Dean Richard Franza’s column appeared in the Sunday, February 28 edition of the Augusta Chronicle. The post can be viewed here.
If you are a regular reader of this column, you might remember my column from December when I discussed how I have managed and parented using movie quotes. There are a fairly small group of movies (e.g., “A Few Good Men,” “Animal House,” “Caddyshack”) that I love and will watch over and over again.
Another movie in that group is “Glengarry Glen Ross,” a 1992 drama adapted by David Mamet from his 1984 Pulitzer Prize-winning play of the same name. There are lots of reasons to love “GGR,” from Mamet’s dramatic and at times very profane dialogue, to a top-notch cast of incredible actors, some at the peak of their great careers (Jack Lemmon, Al Pacino, Ed Harris, Alan Arkin), along with a couple of up-and-comers at the time, Alec Baldwin and Kevin Spacey.
(An aside is that I played high school football against Baldwin, and his dad was one of my football coaches, but that is fodder for a future column.)
“GGR” is about two days in the lives of four real estate salesmen, depicted by Lemmon, Pacino, Harris and Arkin, who are provided “leads” (names and phone numbers of prospective buyers) and are expected to make sales to those buyers.
The classic scene in “GGR” (readily available on YouTube, and while I recommend viewing, the language is not appropriate for a work environment) is a verbally abusive Blake (probably Baldwin’s best ever role) unloading on the four salesmen. After watching, you will never forget, “Coffee is for closers,” “ABC” (Always Be Closing) and “AIDA.”
When I first saw “GGR,” I was in the middle of my Air Force career. Even though I had earned an MBA a few years earlier, most of my business experience was dealing with defense contractors. Even though these contractors were trying to “sell” me on their systems, most of my opinions on sales and salesmen had been primarily informed by the stereotypes of used-car salesmen and movies such as “GGR,” in which salesmen were depicted as deceitful and unscrupulous, willing to do anything to make a sale.
However, my mindset on sales changed when early in my academic career, I joined the Coles College of Business at Kennesaw State University.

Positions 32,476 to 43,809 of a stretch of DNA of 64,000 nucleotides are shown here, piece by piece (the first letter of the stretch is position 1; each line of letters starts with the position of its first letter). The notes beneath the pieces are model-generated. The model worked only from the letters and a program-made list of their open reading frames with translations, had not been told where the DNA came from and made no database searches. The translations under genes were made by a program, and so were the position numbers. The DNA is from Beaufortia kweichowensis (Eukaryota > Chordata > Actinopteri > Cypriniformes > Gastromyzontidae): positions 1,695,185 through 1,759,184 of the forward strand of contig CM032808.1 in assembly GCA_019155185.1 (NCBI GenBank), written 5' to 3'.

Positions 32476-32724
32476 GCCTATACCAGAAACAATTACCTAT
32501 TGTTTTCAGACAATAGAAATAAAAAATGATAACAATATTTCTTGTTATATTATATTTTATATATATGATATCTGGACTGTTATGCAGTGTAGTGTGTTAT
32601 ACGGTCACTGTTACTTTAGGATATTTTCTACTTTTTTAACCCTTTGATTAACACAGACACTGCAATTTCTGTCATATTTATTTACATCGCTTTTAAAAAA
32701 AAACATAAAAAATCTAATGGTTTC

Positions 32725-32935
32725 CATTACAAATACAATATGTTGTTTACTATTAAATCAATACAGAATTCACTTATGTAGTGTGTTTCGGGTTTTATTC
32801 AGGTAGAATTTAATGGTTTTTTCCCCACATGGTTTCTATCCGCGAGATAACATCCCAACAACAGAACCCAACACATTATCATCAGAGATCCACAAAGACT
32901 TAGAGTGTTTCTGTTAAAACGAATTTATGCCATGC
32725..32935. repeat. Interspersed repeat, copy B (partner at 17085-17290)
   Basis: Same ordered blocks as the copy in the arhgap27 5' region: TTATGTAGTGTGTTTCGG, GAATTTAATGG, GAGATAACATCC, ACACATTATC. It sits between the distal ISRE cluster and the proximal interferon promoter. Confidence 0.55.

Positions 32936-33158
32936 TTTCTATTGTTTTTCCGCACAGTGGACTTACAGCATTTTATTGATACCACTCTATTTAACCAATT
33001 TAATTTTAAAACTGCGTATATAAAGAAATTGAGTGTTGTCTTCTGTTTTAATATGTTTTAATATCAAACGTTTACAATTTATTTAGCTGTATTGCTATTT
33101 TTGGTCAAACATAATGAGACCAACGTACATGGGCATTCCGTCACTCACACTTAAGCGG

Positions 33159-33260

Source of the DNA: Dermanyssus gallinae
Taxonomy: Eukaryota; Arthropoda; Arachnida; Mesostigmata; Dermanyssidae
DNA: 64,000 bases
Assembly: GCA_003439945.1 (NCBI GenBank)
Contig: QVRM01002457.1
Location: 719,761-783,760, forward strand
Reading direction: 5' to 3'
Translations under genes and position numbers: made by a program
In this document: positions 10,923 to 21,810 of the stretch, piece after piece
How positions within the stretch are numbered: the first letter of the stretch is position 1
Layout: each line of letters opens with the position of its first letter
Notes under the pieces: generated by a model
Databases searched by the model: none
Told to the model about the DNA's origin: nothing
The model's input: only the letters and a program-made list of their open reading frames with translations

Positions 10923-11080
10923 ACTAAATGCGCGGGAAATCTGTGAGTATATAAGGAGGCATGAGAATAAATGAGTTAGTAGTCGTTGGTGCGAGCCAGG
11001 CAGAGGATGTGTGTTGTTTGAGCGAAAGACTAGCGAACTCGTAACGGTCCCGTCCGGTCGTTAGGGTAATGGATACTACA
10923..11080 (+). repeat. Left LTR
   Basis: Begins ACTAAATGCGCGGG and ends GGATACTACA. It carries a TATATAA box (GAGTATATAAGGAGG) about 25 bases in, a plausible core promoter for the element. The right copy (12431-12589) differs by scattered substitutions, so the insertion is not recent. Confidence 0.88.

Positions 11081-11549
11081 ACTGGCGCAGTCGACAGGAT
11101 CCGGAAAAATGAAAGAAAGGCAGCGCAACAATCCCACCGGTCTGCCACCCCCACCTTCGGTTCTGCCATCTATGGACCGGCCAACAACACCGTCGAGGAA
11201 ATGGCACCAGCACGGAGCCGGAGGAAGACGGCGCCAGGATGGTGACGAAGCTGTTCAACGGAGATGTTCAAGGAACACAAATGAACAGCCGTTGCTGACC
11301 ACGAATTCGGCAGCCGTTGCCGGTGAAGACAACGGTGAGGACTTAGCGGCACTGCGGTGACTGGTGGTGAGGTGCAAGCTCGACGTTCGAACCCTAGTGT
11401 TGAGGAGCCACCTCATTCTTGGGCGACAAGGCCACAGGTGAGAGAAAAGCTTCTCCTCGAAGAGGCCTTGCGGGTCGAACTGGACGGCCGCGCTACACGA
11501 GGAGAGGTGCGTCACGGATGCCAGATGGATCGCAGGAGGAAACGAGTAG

Within a couple of years of my arrival at KSU/Coles, I met Dr. Terry Loe, who had been recruited from Baylor University by our dean at the time, Dr. Tim Mescon. Dr. Loe was to lead the professional sales major in the college, and he was bringing with him the National Collegiate Sales Competition that he had started at Baylor in 1999 (this year’s NCSC will be held virtually March 5-8 with about 70 schools competing, including Augusta University’s Hull College of Business!). As was typical with Dr. Mescon, he knew how to differentiate his business school from others.
The fact that there was a professional sales major intrigued me. As mentioned above, at the time, my impression of sales as a career was shaped by the stereotypes I had heard that were further propagated by Hollywood’s depiction of salespeople. So, based on that, I thought the term “professional sales” was an oxymoron. Fortunately, Dr. Loe set me straight.
First of all, he indicated, professional sales focuses more on selling to other businesses, known as business-to-business or B2B, as opposed to selling to consumers, known as B2C. However, I also learned from Dr. Loe that the principles for professional selling translate directly to both B2B and B2C sales. In addition, Dr. Loe let me know in no uncertain terms that the depiction of sales that I had is not how professional salespeople conduct themselves.
Dr. Loe stressed to me that the professional salesperson is most concerned with the needs of the customer. Professional selling is about helping others meet their needs. Unlike the depiction of the salesmen in “GGR,” professional salespeople engender trust. They are honest and of high integrity. They are able to establish rapport with their customers and believe in the products and services that they are selling. They identify customer needs and present solutions that meet those needs. Professional salespeople, more than anyone, understand customer service and delivering on commitments.
Professional salespeople typically also have advanced soft skills. They communicate well, both verbally and written, and dress neatly and appropriately. They are good listeners, empathetic, and have high emotional intelligence and self-awareness. I noticed that Dr. Loe’s students were the ones I could take anywhere to represent our college. I also realized that all of us (and all business students in particular) would benefit from learning professional selling skills, particularly since no matter what our job is, we are always selling something, usually our ideas or advocating for our organizations and/or people.
When I first arrived in Augusta four years ago to start as dean of the Hull College of Business, I visited many local business leaders to find out what is it that our graduates were lacking when they entered the workforce. The primary recurring themes were the ability to sell and soft skills that are developed through professional selling education. Therefore, when we revamped our curriculum at the Hull College of Business shortly after my arrival, we made sure that all Hull graduates are required to take a professional selling course. Dr. Loe is envious of us because even though he has a sales major, only marketing and sales majors take sales courses in his college.
Despite my initial misgivings about sales, I am now one of its strongest proponents. My younger daughter is a professional sales major at KSU/Coles (her initial rationale: I can make a great living while helping people) and my older daughter works in sales for a professional sports team. While I don’t want them to be like the salesmen in “GGR,” I do tell them to “Always be closing!”